Photo of Robert E. Plaze

Robert Plaze advises investment advisers, investment companies, hedge funds, private equity funds and their service providers on regulatory and compliance issues under the federal securities laws. Following nearly 30 years in the SEC’s Division of Investment Management, most recently as Deputy Director, Bob is a partner in Proskauer’s Registered Funds Group.

At the SEC, Bob was responsible for policy development and management of the key regulatory initiatives affecting investment companies and investment advisers, including rules governing fund and adviser compliance programs, money market funds, fund corporate governance, personal trading, custody and brokerage practices, prohibitions on “pay to play” practices, and protection of investor privacy. After the passage of the Dodd-Frank Act, Bob was responsible for rulemaking requiring advisers to private funds to register with the SEC, providing new exemptions from registration and requiring reporting by certain exempt advisers.

Bob’s comprehensive outline of the SEC’s regulation of investment advisers is relied on by lawyers and compliance professionals throughout the industry.

On January 10, 2024, the Securities and Exchange Commission (“SEC”) issued an order approving the applications of 11 different spot Bitcoin exchange‑traded products (the “Approved ETPs”) to each list and trade their shares on a national securities exchange. As a result, each Approved ETP is expected to commence trading on

On February 26, 2020, the Security and Exchange Commission’s (“SEC”) Division of Examinations (the “Division”) published a Risk Alert, “The Division of Examinations’ Continued Focus on Digital Asset Securities.” In the Risk Alert, the Division offered insight into its current examination focus with respect to the activities of market participants, including investment advisers, concerning digital assets that are securities (“Digital Asset Securities”) and distributed ledger technologies.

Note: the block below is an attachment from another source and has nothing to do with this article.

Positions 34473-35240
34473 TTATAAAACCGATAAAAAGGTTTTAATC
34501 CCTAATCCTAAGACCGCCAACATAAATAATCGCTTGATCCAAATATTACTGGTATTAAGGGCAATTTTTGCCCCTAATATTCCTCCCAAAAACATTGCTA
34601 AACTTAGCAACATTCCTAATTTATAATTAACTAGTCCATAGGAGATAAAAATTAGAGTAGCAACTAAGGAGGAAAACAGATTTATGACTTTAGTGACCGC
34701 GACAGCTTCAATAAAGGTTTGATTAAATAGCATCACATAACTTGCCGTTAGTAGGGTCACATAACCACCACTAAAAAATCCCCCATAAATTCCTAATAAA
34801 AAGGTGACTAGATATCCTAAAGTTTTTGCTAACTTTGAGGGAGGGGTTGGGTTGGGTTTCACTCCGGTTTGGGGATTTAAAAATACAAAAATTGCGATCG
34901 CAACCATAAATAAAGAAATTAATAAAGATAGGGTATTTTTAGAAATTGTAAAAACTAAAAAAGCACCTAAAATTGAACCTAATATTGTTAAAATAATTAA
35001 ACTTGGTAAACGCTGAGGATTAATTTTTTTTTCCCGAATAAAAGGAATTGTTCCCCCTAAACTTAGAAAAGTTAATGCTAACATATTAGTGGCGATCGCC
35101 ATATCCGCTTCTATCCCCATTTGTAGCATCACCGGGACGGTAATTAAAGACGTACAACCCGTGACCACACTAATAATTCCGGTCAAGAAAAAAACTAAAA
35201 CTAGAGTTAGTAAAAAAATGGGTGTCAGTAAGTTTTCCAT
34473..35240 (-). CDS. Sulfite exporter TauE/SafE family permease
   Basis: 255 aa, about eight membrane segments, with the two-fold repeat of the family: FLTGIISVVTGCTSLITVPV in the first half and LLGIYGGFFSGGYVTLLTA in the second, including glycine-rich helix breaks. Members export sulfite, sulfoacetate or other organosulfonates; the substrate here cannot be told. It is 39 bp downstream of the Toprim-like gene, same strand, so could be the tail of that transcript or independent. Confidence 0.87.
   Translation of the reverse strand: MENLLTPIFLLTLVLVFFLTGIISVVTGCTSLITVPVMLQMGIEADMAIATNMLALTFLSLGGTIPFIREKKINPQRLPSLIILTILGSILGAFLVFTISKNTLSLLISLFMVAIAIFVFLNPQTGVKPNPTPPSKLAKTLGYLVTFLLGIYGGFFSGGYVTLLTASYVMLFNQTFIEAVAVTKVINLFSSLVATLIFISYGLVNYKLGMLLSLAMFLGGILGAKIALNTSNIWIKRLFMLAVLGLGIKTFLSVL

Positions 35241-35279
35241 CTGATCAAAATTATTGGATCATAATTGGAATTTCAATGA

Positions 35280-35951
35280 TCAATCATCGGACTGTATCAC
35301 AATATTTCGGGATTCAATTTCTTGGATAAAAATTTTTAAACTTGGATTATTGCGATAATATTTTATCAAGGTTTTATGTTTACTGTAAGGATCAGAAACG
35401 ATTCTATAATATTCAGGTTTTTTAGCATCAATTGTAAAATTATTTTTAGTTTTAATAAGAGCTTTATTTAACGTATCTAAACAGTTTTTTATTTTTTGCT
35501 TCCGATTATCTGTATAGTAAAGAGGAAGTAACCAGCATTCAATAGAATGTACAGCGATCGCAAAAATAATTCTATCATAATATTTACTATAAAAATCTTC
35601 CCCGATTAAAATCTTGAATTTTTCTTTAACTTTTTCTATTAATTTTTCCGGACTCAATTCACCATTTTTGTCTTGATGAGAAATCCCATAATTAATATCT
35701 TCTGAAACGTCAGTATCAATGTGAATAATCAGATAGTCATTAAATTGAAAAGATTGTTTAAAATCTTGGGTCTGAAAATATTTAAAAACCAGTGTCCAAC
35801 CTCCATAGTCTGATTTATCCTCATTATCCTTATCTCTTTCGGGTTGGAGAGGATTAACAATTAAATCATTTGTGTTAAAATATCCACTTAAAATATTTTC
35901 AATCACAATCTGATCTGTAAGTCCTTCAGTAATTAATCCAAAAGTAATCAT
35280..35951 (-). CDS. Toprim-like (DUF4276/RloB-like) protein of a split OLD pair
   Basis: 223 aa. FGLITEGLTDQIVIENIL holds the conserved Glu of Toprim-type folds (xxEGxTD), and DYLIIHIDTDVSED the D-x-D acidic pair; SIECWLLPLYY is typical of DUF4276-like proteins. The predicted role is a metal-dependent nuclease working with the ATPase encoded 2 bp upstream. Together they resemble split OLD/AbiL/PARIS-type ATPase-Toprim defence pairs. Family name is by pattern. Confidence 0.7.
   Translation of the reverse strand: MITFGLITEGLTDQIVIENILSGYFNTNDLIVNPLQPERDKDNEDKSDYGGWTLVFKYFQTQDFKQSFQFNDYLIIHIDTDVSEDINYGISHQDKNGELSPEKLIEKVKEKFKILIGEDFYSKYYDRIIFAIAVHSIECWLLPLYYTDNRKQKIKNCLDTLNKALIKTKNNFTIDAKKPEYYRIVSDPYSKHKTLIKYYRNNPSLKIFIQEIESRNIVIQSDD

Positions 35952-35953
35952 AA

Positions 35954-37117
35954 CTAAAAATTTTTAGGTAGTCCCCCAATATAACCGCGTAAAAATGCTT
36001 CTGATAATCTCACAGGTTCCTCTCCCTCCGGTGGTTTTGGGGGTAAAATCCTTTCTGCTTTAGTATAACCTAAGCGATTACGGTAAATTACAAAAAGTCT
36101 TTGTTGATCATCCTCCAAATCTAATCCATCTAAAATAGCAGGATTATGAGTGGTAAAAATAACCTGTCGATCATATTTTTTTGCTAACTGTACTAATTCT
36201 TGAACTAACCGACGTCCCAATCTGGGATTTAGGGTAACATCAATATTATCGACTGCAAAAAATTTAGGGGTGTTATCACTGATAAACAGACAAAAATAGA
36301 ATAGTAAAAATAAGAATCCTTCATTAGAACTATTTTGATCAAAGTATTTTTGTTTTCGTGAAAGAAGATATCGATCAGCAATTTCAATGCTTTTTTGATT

The Alert outlines the observations of the Division, which were the product of examinations of investment advisers, broker-dealers, and transfer agents and their use of Digital Asset Securities. At only eight pages, the Alert is not an exhaustive compliance document for market participants and does not detail explicitly how firms might remain in compliance with securities laws and regulations.  The Division’s outline of the risks it has observed from recent examinations is, however, a useful roadmap, outlining the areas of focus for the Division’s future examinations and compelling firms to take another look at their relevant compliance practices.  It also raises some questions about the scope of the applicability of federal securities to digital assets that have yet to be explored.

The SEC announced a pair of settled orders on Tuesday extending additional provisions of the securities laws over ICOs and other digital assets – the agency’s first ever enforcement actions of their kind. As the SEC has been suggesting for over a year, because digital assets offered and sold in initial coin offerings (“ICOs”) are likely to fall under the definition of securities, businesses that invest in them, or that offer, sell or trade them need to consider their obligations under the Investment Company Act, the Advisers Act and the Securities Act.

The CFTC and SEC made numerous headlines Friday in their ongoing efforts to provide regulatory oversight of cryptocurrency markets. The CFTC announced the filing of two civil enforcement actions against allegedly fraudulent cryptocurrency-related investment schemes. The SEC’s Division of Investment Management, meanwhile, issued a letter raising concerns about registered investment companies’ (including ETFs’) investments in cryptocurrencies and cryptocurrency-related assets. And the SEC and CFTC issued a joint statement emphasizing their collective aim to root out fraud in the offer and sale of digital instruments, regardless of whether such instruments are classified as digital “currency,” “tokens,” or otherwise.